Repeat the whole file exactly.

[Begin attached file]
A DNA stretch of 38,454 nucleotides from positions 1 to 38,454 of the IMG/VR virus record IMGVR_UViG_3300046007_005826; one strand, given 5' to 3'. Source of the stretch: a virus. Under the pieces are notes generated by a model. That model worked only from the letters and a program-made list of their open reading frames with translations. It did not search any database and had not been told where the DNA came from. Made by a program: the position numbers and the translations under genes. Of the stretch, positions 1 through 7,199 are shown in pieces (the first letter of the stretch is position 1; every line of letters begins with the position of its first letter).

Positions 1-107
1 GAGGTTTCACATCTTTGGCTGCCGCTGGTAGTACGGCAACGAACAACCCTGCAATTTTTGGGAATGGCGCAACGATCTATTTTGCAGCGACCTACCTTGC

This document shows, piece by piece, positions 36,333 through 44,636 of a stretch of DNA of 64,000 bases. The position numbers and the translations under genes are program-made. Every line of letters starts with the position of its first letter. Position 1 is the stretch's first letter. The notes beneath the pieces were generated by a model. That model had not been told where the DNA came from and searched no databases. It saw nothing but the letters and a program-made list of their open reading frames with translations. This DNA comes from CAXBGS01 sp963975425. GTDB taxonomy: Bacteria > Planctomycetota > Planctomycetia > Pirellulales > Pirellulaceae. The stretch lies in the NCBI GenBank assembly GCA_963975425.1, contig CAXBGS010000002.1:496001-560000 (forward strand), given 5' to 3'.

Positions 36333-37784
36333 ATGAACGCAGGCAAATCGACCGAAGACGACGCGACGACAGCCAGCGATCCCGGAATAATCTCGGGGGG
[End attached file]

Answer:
A DNA stretch of 38,454 nucleotides from positions 1 to 38,454 of the IMG/VR virus record IMGVR_UViG_3300046007_005826; one strand, given 5' to 3'. Source of the stretch: a virus. Under the pieces are notes generated by a model. That model worked only from the letters and a program-made list of their open reading frames with translations. It did not search any database and had not been told where the DNA came from. Made by a program: the position numbers and the translations under genes. Of the stretch, positions 1 through 7,199 are shown in pieces (the first letter of the stretch is position 1; every line of letters begins with the position of its first letter).

Positions 1-107
1 GAGGTTTCACATCTTTGGCTGCCGCTGGTAGTACGGCAACGAACAACCCTGCAATTTTTGGGAATGGCGCAACGATCTATTTTGCAGCGACCTACCTTGC

This document shows, piece by piece, positions 36,333 through 44,636 of a stretch of DNA of 64,000 bases. The position numbers and the translations under genes are program-made. Every line of letters starts with the position of its first letter. Position 1 is the stretch's first letter. The notes beneath the pieces were generated by a model. That model had not been told where the DNA came from and searched no databases. It saw nothing but the letters and a program-made list of their open reading frames with translations. This DNA comes from CAXBGS01 sp963975425. GTDB taxonomy: Bacteria > Planctomycetota > Planctomycetia > Pirellulales > Pirellulaceae. The stretch lies in the NCBI GenBank assembly GCA_963975425.1, contig CAXBGS010000002.1:496001-560000 (forward strand), given 5' to 3'.

Positions 36333-37784
36333 ATGAACGCAGGCAAATCGACCGAAGACGACGCGACGACAGCCAGCGATCCCGGAATAATCTCGGGGGG